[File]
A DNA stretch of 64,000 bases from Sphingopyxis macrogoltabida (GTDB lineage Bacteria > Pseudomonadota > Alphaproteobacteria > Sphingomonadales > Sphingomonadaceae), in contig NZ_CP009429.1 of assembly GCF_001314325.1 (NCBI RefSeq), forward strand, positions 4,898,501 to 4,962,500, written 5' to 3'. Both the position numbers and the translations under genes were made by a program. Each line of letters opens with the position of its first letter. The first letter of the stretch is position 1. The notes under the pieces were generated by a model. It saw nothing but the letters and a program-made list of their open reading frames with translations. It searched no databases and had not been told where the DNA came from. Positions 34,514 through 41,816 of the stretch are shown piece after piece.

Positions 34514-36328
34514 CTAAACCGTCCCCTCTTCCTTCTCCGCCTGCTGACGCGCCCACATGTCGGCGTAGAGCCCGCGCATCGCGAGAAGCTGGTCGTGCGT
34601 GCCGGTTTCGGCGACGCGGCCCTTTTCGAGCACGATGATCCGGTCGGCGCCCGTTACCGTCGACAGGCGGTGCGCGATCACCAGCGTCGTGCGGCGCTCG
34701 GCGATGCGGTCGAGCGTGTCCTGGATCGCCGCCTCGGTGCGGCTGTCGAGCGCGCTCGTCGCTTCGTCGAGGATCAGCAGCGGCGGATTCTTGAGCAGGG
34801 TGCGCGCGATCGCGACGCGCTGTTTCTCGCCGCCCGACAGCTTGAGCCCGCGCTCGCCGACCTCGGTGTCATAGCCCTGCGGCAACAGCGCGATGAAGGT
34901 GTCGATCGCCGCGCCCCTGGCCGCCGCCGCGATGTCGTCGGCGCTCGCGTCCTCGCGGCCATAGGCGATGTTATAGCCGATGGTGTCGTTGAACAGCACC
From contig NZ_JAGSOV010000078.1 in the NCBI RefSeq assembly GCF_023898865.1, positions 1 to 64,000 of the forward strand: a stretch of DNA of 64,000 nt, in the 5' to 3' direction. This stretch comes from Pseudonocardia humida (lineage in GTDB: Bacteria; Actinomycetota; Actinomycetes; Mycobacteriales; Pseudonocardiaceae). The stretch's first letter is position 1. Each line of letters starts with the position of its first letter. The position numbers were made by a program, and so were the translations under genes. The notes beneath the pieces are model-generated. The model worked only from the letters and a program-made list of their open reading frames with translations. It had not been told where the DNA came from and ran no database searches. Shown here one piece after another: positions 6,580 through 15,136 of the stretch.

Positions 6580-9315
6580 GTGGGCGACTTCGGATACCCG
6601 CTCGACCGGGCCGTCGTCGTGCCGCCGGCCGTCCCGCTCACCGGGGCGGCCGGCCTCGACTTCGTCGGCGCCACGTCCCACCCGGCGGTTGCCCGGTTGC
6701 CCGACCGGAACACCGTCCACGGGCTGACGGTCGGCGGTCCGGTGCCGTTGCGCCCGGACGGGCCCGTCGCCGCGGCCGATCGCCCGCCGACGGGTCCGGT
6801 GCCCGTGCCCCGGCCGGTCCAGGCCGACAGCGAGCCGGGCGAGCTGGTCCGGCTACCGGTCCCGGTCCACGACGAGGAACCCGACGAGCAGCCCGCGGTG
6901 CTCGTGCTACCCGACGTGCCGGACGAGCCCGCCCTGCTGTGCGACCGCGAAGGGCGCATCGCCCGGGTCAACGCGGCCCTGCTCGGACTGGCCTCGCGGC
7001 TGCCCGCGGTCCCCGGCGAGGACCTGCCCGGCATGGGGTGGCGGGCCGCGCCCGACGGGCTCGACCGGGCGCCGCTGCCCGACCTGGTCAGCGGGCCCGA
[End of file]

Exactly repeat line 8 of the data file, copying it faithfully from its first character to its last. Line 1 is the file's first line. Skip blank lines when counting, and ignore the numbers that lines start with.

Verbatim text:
From contig NZ_JAGSOV010000078.1 in the NCBI RefSeq assembly GCF_023898865.1, positions 1 to 64,000 of the forward strand: a stretch of DNA of 64,000 nt, in the 5' to 3' direction. This stretch comes from Pseudonocardia humida (lineage in GTDB: Bacteria; Actinomycetota; Actinomycetes; Mycobacteriales; Pseudonocardiaceae). The stretch's first letter is position 1. Each line of letters starts with the position of its first letter. The position numbers were made by a program, and so were the translations under genes. The notes beneath the pieces are model-generated. The model worked only from the letters and a program-made list of their open reading frames with translations. It had not been told where the DNA came from and ran no database searches. Shown here one piece after another: positions 6,580 through 15,136 of the stretch.